Blog Archive

Wednesday, February 5, 2014

Those Old Crickets

We look intently back on the paths we’ve walked.
You on yours and I on mine.
Sometimes intersecting, sometimes near,
But more often than not the journeys have drifted to the poles,
Scurrying apart as the gravity of,
Space and time and ego,
Brought brevity to our shared experience.

But here we are.
Now. An ever expanding moment in creation.

And as the crickets chirp,
The me who was, is not the me who is,
And the pain and the wounds won’t hold me,
And the hurt and the regret won’t hold you,
And we live and we laugh,
And we bathe in the chorus of the insects,
As their wings breathe life into our humble bones,
Our irreverent lungs,
Our beating, pulsing hearts,
That bleed loss, love, and redemption.

What’s given cannot be taken,
We share these shoes, these shores, these shackles,
And we won’t be shaken.
The creatures of the grass,
They squeak, peep and twitter as we bravely move forward.

Those old crickets chirp.
And we move forward.
Those old crickets chirp and we old souls walk,
Beneath the leaves and moss and the never ending night sky.

Never hoping,
Never daring,

To look back.

Before You, There Was No Me

I’ve made a recent discovery that has shaken me to the core.
It’s as if my soul is a mattress and the universe a child,
Eagerly jumping on me for the first time,
Relishing every bounce, every shake, every vibration,
Evoking in me all beautiful emotions capable of being felt by a human,
Sensations that I cannot begin to name,
Feelings that history has not yet deemed capable of description,
Let alone designation.

The breakthrough is simply this:
Before you, there was no me.

This is not meaningless symbolism,
Or existential metaphor that attempts to articulate a half realized truth.
As surely as the deer will liberate it’s burdened head from it’s crown of bones,
As surely as the glorious sun will grow weary as the days become old,
As surely as the heart in my chest beats only to the rhythm of yours,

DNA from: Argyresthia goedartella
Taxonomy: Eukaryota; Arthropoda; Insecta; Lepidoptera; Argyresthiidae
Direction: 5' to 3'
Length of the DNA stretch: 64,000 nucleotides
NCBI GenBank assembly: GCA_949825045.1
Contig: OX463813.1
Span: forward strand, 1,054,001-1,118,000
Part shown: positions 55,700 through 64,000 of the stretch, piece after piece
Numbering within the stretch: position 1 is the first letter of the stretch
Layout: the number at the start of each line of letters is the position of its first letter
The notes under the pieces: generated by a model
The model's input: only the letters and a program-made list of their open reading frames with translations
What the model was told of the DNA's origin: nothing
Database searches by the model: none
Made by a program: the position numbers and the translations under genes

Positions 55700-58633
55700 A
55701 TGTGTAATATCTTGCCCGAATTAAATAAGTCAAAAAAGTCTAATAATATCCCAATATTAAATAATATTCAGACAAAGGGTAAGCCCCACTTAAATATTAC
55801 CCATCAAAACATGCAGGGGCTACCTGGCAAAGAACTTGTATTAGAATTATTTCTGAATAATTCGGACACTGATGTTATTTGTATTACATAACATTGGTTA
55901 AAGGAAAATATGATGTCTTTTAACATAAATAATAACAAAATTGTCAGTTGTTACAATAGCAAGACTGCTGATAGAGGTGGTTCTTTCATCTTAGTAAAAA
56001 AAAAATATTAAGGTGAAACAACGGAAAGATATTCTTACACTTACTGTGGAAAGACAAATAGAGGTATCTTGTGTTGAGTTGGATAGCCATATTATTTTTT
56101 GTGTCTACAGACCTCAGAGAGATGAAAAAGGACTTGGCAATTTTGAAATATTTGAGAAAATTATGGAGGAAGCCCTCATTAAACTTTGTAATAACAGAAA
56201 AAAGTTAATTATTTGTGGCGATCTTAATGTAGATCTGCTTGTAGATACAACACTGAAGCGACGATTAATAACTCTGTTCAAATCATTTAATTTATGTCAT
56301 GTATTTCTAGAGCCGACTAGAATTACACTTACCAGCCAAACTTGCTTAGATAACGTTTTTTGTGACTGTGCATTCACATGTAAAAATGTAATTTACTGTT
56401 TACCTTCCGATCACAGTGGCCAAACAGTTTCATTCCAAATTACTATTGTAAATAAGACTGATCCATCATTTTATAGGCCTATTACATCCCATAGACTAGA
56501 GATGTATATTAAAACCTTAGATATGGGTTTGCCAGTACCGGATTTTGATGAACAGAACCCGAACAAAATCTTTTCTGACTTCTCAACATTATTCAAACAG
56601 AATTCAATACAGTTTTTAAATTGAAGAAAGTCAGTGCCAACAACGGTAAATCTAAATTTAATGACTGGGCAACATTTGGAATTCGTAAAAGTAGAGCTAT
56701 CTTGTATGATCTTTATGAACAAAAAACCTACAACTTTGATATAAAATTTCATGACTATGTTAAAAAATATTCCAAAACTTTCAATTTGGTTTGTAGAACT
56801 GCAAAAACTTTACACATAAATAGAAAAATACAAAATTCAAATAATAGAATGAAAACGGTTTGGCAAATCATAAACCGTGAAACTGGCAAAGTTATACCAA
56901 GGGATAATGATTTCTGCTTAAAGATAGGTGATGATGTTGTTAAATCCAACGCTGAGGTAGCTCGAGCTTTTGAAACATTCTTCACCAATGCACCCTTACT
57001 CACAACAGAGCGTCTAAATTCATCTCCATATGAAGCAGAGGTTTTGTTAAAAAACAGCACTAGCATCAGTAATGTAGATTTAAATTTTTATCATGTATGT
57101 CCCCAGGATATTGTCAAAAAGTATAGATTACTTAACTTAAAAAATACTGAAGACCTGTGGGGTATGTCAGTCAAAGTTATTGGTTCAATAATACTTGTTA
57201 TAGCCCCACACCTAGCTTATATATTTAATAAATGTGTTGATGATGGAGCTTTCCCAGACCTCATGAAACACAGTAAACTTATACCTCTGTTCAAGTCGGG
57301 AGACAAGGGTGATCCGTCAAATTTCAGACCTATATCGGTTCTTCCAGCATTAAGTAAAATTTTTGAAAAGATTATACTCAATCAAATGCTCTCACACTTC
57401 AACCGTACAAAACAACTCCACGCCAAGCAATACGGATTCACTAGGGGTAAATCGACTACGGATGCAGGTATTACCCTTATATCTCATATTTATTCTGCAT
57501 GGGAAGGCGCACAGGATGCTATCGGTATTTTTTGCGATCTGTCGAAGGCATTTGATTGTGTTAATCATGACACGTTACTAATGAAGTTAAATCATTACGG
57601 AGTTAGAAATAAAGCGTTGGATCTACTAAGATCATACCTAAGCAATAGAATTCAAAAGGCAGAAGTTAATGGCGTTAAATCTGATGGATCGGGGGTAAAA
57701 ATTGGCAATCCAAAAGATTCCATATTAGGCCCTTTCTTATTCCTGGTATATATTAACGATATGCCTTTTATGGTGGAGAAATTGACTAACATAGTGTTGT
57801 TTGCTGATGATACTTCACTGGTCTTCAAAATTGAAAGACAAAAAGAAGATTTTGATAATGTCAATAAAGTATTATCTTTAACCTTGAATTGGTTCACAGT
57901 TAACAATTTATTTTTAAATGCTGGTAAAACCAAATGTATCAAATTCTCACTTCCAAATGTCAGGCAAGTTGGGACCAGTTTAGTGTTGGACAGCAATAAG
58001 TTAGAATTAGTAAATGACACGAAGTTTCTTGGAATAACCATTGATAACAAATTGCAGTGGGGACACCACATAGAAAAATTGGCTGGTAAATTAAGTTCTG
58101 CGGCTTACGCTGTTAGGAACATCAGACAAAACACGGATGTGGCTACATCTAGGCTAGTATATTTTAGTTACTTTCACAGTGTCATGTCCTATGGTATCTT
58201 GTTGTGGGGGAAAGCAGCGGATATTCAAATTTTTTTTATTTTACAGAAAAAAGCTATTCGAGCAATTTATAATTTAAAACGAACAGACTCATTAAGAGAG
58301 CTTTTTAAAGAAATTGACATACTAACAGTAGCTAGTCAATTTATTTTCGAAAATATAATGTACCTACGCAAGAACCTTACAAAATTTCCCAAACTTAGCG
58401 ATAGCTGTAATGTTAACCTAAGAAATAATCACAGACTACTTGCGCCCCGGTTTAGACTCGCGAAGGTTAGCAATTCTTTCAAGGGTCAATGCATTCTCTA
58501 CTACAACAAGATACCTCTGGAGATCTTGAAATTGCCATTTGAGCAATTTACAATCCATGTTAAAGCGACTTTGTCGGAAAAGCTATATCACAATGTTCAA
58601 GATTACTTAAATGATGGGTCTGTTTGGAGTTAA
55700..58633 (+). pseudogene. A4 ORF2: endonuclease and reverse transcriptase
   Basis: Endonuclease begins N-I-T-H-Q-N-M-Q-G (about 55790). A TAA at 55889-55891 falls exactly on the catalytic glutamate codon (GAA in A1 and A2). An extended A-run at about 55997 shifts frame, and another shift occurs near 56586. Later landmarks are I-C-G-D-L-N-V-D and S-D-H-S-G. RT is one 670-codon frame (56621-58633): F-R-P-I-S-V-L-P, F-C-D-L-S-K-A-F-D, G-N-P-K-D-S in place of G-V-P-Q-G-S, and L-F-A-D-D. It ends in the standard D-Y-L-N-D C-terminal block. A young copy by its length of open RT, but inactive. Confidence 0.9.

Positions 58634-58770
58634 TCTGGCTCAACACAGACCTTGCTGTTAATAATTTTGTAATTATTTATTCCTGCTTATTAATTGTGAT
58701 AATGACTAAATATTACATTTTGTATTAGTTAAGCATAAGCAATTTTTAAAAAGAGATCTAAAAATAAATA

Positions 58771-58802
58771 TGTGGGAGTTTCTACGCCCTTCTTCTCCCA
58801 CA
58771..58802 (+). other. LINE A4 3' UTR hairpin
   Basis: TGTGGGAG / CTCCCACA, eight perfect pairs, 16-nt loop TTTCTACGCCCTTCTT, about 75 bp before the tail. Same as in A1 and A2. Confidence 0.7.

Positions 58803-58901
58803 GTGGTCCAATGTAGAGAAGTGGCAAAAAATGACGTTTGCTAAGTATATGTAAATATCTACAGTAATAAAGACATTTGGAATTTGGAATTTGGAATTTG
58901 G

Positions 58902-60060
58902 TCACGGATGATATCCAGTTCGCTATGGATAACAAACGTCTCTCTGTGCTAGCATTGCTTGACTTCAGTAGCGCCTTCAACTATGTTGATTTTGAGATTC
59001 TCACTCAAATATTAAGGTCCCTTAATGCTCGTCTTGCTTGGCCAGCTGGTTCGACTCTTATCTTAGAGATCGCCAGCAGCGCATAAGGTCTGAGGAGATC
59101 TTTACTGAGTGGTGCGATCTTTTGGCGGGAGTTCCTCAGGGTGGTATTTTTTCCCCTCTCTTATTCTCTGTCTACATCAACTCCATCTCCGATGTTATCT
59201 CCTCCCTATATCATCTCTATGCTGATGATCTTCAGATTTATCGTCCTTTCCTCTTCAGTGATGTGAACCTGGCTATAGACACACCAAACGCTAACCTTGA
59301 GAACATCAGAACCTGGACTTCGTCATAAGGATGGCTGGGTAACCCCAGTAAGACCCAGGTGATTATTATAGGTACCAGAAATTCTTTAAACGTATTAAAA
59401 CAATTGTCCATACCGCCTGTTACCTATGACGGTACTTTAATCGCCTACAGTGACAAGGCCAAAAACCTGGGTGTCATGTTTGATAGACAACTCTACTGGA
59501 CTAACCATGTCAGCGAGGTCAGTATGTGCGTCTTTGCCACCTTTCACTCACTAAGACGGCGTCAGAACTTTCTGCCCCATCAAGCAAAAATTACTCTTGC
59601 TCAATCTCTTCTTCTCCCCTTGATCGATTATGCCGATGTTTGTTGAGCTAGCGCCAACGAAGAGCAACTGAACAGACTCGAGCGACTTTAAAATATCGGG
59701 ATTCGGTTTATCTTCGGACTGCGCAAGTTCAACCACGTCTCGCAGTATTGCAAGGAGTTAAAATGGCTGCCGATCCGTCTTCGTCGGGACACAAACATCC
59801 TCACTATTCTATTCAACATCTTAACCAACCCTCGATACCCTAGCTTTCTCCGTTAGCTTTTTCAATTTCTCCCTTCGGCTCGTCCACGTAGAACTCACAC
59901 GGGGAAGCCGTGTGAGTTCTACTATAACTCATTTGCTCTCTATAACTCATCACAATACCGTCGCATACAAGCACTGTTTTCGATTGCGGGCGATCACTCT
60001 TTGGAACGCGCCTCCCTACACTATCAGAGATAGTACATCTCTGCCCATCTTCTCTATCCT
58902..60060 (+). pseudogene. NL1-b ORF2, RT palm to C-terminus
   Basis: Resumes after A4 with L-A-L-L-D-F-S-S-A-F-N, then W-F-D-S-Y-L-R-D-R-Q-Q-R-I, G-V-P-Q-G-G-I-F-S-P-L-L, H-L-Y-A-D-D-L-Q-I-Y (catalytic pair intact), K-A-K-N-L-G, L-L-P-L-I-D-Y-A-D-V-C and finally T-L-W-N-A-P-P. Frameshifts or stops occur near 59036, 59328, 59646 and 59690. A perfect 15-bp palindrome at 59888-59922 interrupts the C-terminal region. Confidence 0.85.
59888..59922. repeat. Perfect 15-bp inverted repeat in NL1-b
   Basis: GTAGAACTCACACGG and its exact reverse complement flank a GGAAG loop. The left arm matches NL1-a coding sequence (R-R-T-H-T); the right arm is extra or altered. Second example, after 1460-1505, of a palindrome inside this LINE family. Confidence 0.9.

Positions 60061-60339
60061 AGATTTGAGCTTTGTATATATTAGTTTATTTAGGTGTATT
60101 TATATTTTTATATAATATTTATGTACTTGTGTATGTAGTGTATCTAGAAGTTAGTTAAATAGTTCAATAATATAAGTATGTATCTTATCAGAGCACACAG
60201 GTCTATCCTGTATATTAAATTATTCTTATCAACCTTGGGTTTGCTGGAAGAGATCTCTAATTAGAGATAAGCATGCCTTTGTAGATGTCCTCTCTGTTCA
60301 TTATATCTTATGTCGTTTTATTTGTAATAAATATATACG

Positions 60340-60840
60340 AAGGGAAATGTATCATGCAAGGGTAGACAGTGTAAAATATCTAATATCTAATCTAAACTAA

Surely I tell you:
Before you, there was no me.

The feeble fragments of my wild, aimless being tried to find a home,
Like a blind albatross, migrating west,
Pointlessly yearning for the warmth of destiny,
But the clouds, and the mountains, and the bottles, and the ash,
They held me captive,
Incarcerating me for twenty four years,
With promises of totality and providence,
But no matter how many hills were climbed,
Or valleys crossed,
Or flags raised on global soil,
The fullness of my uniqueness could not be realized on it’s own.

Surely I tell you:
Before you, there was no me.

Now we share life, and life shares us.
We are perfectly imperfect, you and I,
Calm or storm, meadow or desert.
A wholeness discovered once in a lifetime,
A new breath, a new tune, a new element yet to be discovered by man.
Because of you I’ve found completion,
Because of you I’ve found purpose, calling, strength, and peace.
Because of you I’ve found life.
Because of you, I’m unbroken.
And no natural law on earth or in the heavens can move me.

Now that I’ve found you, I know who I am.

Surely I tell you:
Before you there was no me.

Surely I tell you:
We will walk steadfast,
Arm in arm,
Hand in hand,

To the edge of eternity.

One Too Many

I often wonder what it would be like
to raise a child on bourbon alone.

Forsaking the nipple,
With its preconceived human experience,
In it’s ploy to create like-mindedness,
The breast is a goddamm communist,
Red in every aspect of it’s productivity,
Man doesn’t need to blacklist the human body
To uncover it’s allegiances.

To raise a child on bourbon alone.

It seems natural anyway,
If you think about it,
The bourbon barrel is a womb,
Dark and damp,
The wooden uterus lined
With all sorts of
Mystical growth,
And magical processes,
The corn and mash gestating to
Form new life,
Too supernatural in nature
To fully comprehend.

God made bourbon same as He made women.
Seems right anyway.

It could be the greatest
advance in medicine to
ever occur.
Children reared on the bottle,
Not the plastic kind,
Of course,
It could turn the universe
Right side up.
Hell, we could raise a generation of
Boys and girls with
Morals and fortitude,
And Sainthood in their bones.
To raise a child on Bourbon alone.

It seems so simple now,
The antidote to all sickness,
The solution to all evil,
The salvation of ----

I know.
I know, Lucille, I can hear you!

Guess I’ll put this lowball down,
Take out the trash,
And wonder on it some more.